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Laënnec and the stethoscope: 1816-1819

René Laënnec, a physician at the Necker Hospital in Paris, specializes in diseases of the chest. Two events in 1816 give him the idea for a significant contribution to medical practice.

Walking in a courtyard of the Louvre he sees children playing an acoustic game with a long strip of wood. A boy scratches one end of the wood; his friend, with the other end to his ear, hears the sound clearly. Soon after this Laënnec is visited by a female patient too plump for her heartbeat to be easily discernible but too young for him to press his ear to her chest with decorum. Following the example of the boys, he rolls a sheet of paper into a tube. He places one end gently on the lady's bosom and the other to his ear.

Laënnec is surprised to discover that through the tube he hears the heart with much greater clarity than with his ear to a patient's chest. He has stumbled upon the principle of the stethoscope (from Greek stethos chest, scopein to observe).

Laënnec now constructs a hollow wooden tube, about nine inches long with ends designed to fit snugly against the chest and into the ear. He spends three years analysing the weird and often tumultuous sounds which reach him as patients breathe. At first he has no way of interpreting them. But he notes the variety of noises heard in terminally ill patients, and in subsequent post mortems he observes the condition of their lungs and heart.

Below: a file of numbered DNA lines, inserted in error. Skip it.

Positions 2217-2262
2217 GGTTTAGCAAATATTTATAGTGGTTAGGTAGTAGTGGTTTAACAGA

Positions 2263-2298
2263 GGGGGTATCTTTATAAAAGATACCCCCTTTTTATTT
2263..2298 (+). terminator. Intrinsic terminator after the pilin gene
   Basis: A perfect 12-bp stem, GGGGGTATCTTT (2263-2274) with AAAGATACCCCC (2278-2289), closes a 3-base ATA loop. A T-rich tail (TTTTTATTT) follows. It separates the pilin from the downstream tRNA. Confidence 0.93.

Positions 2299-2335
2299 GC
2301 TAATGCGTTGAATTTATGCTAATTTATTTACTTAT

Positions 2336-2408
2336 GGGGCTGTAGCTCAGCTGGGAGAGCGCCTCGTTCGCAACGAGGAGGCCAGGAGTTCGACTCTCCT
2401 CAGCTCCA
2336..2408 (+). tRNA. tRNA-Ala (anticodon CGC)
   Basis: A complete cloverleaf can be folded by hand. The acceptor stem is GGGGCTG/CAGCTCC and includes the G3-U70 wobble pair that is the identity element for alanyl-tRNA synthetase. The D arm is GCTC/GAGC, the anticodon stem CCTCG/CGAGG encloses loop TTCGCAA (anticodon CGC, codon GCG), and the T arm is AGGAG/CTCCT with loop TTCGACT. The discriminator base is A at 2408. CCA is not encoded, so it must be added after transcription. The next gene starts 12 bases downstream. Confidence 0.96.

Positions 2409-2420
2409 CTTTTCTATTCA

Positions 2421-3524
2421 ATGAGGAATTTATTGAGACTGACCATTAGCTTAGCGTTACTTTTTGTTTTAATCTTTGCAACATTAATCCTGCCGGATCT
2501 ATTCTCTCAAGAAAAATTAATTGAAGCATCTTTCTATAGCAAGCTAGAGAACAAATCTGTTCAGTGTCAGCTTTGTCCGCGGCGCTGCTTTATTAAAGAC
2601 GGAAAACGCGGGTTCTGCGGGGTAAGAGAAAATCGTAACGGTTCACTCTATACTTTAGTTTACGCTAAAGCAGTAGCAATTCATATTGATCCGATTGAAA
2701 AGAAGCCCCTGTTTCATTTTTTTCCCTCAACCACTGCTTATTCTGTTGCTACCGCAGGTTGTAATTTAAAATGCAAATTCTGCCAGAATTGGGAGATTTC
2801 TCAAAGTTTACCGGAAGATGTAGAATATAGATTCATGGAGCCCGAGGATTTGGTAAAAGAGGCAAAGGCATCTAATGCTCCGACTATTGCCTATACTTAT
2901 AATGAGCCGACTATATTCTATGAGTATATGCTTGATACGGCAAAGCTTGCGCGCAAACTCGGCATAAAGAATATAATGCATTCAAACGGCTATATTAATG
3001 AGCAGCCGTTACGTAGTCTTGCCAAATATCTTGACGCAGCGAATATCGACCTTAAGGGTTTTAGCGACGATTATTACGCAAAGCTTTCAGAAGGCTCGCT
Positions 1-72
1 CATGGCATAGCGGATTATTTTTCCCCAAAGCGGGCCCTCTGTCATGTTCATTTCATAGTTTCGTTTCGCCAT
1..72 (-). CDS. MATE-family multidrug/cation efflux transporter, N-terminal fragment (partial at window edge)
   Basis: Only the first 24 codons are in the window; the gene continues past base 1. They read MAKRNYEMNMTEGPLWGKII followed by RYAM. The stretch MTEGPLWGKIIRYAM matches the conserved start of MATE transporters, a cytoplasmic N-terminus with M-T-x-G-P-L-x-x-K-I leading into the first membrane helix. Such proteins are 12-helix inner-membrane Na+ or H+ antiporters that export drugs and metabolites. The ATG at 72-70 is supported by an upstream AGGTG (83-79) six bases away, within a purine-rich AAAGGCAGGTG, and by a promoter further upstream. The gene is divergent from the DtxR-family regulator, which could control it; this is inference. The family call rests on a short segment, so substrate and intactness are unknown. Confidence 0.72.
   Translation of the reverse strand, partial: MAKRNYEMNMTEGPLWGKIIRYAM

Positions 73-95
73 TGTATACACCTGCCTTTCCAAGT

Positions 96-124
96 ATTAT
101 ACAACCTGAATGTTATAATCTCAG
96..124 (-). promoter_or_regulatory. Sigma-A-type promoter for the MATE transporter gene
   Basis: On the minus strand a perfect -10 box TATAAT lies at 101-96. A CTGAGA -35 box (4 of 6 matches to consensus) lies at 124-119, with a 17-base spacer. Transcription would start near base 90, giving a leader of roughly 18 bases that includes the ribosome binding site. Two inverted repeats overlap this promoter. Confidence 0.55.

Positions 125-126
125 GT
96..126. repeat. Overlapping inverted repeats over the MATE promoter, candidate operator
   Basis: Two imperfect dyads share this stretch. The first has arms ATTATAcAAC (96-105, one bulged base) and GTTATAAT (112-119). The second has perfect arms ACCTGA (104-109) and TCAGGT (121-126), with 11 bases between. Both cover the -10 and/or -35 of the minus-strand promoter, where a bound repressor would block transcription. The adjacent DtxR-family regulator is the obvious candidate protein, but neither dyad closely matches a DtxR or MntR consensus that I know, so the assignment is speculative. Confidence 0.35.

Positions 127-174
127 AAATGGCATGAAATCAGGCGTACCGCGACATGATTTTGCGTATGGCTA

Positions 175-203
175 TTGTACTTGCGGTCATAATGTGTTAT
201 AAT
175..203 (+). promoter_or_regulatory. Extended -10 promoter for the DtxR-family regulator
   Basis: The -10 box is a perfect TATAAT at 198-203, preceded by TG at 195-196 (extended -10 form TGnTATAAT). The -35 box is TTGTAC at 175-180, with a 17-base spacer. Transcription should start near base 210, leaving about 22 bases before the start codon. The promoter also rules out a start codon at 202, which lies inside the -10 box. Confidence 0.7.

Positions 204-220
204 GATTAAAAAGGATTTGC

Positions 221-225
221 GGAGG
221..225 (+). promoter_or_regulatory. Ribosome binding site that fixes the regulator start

By this means Laënnec is able to identify and describe the characteristic sounds of various stages of bronchitis, pneumonia and - increasingly important as one of the most prevalent diseases of the 19th century - tuberculosis. Laënnec's researches are published in 1819 in Traité de l'auscultation médiate (Treatise on Mediate Auscultation). Auscultation, or listening to the body for diagnostic purposes, has until now always been 'immediate' - with the physician's ear pressed to the patient's body. The stethoscope becomes the mediating instrument.

Later in the century a tube of rubber is found to be more convenient. And in 1852 the familiar modern version is introduced, enabling the physician to use both his ears.

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Contact lenses: 1887

A German physiologist, Adolf Fick, grinds glass lenses in 1887 to a very precise and unusual shape. They are to fit exactly over the surface of a patient's eyes. This pair of spectacles, instead of being supported on the nose, clings to the eyes themselves.

Contact lenses remain an oddity (and no doubt a very alarming one) until they begin to be made of plastic in the 1940s. Thereafter Fick's boldly simple idea proves its worth in a bewildering range of adaptations - such as soft lenses, extended-wear lenses, disposable lenses, lenses to change the colour of the eyes, and even bifocals.

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